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Preliminary assessment of bioengineered fringing shoreline reefs in Grand Isle and Breton Sound, Louisiana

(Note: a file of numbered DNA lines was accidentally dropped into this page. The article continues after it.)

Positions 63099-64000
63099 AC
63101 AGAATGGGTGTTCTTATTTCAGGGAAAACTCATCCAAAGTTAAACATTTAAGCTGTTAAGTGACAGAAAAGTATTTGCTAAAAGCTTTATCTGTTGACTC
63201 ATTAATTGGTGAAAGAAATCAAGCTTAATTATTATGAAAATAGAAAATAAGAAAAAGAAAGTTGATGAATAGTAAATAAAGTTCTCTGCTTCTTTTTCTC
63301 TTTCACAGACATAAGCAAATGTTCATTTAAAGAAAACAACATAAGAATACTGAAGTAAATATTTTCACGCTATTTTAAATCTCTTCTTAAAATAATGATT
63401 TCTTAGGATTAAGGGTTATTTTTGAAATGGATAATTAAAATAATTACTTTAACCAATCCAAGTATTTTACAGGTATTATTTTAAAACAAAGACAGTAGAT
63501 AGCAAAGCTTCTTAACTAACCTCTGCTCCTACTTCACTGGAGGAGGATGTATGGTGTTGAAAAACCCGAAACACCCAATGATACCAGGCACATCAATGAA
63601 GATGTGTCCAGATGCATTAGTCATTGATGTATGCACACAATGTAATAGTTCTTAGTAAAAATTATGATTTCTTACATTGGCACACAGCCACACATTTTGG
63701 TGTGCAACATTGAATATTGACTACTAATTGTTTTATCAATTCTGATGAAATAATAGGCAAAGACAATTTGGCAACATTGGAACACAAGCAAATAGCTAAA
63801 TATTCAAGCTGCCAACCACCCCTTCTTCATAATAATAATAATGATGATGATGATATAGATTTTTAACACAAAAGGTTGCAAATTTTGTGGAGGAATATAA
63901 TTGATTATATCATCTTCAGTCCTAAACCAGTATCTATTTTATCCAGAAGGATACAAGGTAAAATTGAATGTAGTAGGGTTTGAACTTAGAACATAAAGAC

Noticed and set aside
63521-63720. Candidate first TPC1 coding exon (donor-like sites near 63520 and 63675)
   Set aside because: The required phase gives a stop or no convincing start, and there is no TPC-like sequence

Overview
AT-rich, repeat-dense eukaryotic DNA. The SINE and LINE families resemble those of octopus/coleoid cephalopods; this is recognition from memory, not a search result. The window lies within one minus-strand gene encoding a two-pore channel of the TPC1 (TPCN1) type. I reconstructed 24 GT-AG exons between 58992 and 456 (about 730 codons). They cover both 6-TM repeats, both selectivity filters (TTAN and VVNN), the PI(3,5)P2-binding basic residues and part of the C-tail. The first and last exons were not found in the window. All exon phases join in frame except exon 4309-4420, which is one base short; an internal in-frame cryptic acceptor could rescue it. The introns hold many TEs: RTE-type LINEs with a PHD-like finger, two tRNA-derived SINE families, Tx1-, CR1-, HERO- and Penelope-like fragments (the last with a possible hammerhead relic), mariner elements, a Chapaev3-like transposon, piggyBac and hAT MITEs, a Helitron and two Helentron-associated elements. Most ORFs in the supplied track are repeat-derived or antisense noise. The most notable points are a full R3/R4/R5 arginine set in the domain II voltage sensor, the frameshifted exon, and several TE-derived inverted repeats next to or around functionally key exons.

March 26, 2013